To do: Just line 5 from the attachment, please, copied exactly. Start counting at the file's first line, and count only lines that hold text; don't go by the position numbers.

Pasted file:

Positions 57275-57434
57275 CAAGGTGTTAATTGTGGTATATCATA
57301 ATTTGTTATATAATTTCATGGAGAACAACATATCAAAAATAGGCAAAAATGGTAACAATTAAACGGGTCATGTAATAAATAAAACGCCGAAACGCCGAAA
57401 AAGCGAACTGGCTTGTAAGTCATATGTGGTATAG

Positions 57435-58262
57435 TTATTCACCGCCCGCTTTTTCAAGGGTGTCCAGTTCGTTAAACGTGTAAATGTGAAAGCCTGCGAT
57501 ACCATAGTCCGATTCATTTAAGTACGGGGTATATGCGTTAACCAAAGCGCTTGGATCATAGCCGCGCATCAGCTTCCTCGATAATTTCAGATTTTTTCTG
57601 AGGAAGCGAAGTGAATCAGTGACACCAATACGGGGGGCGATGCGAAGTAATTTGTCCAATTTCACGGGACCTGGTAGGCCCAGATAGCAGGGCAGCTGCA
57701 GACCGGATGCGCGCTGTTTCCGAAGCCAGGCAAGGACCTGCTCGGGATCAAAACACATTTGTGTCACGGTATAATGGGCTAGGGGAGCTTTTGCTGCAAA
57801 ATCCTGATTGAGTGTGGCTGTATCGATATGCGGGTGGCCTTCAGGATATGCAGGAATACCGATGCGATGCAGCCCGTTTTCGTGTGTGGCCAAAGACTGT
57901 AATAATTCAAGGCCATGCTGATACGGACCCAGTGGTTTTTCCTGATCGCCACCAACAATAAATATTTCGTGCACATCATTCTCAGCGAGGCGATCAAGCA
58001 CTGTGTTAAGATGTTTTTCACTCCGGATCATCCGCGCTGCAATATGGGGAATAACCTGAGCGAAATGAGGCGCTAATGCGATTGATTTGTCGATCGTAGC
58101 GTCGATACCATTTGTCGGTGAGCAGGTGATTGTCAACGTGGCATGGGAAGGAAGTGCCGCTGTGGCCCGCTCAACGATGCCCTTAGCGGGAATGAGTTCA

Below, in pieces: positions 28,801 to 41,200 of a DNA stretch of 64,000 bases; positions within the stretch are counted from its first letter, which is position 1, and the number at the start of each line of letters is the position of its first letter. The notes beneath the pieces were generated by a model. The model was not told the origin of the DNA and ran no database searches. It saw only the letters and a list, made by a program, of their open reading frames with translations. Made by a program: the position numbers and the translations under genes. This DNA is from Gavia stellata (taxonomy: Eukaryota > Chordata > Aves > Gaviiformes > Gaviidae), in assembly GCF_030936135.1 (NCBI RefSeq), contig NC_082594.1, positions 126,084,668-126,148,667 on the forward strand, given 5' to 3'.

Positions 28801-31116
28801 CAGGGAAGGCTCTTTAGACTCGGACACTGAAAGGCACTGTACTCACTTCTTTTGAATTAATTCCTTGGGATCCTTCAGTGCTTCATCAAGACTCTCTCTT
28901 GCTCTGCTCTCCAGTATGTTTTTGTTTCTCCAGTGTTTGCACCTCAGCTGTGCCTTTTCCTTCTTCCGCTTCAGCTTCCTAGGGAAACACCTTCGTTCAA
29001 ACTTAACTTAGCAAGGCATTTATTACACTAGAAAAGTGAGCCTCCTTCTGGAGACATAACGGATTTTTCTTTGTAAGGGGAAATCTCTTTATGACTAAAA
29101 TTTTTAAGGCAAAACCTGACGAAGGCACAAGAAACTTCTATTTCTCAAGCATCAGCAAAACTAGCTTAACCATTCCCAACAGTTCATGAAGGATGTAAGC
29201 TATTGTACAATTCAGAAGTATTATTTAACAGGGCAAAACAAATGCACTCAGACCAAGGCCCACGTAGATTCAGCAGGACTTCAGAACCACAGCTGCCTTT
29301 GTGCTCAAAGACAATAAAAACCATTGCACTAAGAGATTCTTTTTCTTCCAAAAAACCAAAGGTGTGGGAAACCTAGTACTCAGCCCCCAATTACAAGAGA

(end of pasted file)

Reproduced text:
Positions 57435-58262